Like most days during the Procigar Festival, Tuesday’s wake up call came all too early as a couple of us closed out Monday night under cover of a tent while enjoying rum, beer, cigars and conversation about all sorts of things. The group checked out of the Hard Rock Hotel & Casino Punta Cana and made our way just over 50 miles southwest to La Romana to Imperial Tobacco’s Tabacalera de García, the largest premium cigar factory in the world.
If you’ve read our coverage of Procigar in recent years, you’ll notice that Tabacalera de García is a regular part of the festival as we elect to take part in the entire week’s worth of events, which means we start either in La Romana or Punta Cana and make our first stop at the factory, which is located in the former. Because of its size, location and operation, it’s a bit of an outlier in the cigar industry, even though the end result is still premium cigars. As Charlie Minato mentioned yesterday, Tabacalera de Garcia is the reason Procigar kicks off on this side of the island.
The factory dates back to around 1971, and as we’ve mentioned, has grown to become the largst premium cigar factory in the world, producing north of 120,000 cigars per day, with plans to up that production to around 160,000 cigars by way of hiring more bunchers, rollers and other staff. Currently there are around 5,000 people working in the factory in all matters of jobs.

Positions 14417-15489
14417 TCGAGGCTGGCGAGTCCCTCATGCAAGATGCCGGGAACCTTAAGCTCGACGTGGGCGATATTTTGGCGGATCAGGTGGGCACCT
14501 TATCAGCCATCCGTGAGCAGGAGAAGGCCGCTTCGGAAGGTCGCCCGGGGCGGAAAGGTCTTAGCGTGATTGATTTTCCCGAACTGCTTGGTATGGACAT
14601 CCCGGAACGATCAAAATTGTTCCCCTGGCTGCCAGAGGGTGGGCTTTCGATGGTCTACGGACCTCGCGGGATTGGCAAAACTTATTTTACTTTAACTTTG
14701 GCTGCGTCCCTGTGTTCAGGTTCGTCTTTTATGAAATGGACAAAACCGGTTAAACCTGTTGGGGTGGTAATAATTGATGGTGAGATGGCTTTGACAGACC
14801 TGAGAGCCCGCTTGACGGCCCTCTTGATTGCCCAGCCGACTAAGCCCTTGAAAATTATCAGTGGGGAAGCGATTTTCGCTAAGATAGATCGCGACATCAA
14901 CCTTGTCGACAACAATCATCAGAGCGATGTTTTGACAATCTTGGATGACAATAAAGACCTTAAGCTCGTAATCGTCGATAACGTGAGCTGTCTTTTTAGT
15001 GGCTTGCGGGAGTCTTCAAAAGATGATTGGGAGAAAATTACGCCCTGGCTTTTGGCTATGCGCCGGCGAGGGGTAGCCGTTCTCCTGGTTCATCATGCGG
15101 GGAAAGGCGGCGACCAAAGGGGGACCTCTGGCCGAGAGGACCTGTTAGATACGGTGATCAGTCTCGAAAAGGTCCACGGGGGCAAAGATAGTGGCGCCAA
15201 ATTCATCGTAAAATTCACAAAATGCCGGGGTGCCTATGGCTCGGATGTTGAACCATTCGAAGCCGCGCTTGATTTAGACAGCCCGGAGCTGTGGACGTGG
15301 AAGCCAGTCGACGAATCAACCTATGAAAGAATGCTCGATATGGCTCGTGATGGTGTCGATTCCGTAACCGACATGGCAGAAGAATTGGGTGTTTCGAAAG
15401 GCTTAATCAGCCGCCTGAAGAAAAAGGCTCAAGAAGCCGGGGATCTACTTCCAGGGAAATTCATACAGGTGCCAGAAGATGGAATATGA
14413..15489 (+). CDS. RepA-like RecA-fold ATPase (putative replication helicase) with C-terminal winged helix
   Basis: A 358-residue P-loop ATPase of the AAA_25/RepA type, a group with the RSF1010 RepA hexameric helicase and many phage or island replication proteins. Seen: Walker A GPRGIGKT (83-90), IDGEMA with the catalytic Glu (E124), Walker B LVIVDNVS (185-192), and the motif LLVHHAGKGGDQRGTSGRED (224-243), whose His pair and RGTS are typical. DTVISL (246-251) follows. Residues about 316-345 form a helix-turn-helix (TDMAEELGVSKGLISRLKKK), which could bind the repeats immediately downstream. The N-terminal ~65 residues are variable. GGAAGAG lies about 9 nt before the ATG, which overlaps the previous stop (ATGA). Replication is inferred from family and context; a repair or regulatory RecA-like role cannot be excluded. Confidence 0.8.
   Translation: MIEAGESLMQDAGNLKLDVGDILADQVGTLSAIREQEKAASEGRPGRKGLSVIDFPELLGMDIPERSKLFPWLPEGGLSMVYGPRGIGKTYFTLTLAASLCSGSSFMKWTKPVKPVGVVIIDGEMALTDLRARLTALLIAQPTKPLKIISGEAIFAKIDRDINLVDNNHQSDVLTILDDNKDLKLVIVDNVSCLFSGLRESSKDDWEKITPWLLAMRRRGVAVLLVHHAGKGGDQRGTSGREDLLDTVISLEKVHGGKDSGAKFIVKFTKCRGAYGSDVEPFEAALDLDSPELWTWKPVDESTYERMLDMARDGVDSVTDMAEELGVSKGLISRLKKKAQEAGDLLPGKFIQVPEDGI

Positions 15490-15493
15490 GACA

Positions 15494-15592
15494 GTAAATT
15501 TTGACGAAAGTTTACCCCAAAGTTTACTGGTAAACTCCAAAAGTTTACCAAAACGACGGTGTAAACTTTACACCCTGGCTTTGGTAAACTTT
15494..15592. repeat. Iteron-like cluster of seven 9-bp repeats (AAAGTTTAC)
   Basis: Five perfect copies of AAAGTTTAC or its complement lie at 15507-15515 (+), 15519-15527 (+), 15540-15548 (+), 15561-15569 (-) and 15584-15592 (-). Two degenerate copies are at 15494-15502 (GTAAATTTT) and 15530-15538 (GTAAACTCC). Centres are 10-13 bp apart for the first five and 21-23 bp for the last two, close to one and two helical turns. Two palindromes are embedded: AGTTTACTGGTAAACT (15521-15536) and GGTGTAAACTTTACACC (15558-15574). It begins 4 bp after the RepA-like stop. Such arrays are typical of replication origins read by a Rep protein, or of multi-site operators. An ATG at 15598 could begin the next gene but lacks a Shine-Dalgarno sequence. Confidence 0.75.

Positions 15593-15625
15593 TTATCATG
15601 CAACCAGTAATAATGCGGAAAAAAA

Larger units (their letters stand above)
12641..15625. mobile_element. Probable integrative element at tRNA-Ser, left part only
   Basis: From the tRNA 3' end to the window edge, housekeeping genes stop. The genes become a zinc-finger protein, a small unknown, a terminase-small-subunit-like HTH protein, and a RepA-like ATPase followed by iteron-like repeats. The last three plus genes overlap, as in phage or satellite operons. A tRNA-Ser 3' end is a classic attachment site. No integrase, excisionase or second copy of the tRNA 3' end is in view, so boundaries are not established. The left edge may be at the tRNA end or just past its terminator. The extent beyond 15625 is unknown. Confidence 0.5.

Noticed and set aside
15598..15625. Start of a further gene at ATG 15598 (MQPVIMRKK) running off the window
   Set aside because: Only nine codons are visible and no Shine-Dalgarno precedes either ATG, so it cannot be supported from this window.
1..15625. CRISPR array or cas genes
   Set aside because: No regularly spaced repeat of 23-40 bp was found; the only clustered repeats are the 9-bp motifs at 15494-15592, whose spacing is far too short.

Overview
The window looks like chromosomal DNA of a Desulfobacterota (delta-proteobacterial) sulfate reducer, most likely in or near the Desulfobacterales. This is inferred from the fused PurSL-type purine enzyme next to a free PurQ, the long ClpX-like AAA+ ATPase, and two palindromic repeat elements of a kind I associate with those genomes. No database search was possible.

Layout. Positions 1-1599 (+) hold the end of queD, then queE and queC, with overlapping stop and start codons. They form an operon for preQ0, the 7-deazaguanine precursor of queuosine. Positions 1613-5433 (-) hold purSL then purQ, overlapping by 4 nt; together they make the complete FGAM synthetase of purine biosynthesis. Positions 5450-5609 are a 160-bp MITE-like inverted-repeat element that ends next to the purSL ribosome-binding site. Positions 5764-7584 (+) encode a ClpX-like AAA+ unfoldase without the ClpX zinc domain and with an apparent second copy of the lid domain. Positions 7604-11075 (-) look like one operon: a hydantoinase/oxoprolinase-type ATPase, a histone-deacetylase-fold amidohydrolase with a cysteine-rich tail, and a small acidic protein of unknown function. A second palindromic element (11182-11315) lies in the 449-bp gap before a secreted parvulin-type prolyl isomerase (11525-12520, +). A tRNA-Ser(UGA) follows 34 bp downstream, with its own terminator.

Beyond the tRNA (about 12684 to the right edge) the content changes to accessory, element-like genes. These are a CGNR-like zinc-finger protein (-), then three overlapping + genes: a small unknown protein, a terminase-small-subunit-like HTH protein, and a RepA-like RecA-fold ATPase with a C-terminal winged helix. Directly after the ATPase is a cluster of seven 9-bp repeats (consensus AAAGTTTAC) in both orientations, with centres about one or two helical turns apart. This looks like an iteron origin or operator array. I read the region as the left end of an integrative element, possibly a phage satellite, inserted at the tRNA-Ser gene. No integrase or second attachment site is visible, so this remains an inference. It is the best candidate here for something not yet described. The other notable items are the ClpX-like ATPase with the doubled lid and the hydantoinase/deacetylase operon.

Even in such a big facility, innovation is readily visible and having had the opportunity to visit three times in the past three years, it seems like something is always being updated or improved. Case in point, the company replaced the traditional fluorescent lights with LED bulbs, which figures to decrease costs both in terms of operation and replacement.
More perfomance metrics boards have been added throughout the factory, from the machines that are used to strip tobacco in preparation to be used as wrappers and binders, to boards that show the production of certain groups.
If challenged, it wouldn’t be hard to write a fairly lengthy story about just the metrics, charts and signs that are all over Tabacalera de García; it’s as integrated a part of the culture as the signs and posters of the brands that are being produced. Daily and weekly goals are made public to both individuals and groups, all with the intent of keeping workers focused on making sure that they are contributing to the company’s goals.
I have to give credit where it is due, and regardless of your thoughts about the cigars, Tabacalera de Garcia is constantly innovating, adapting and improving, going so far as to tell the group that if they se something that doesn’t look right or they think could be improved, to speak up and say something.
The group of about 50 or so attendees were divided up into five groups, each accompanied by one of the Grupo de Maestros throughout the factory. Charlie and I were escorted by Candido Rosario, who oversees the factory’s rolling and bunching operations and has been in the factory for more than 22 years.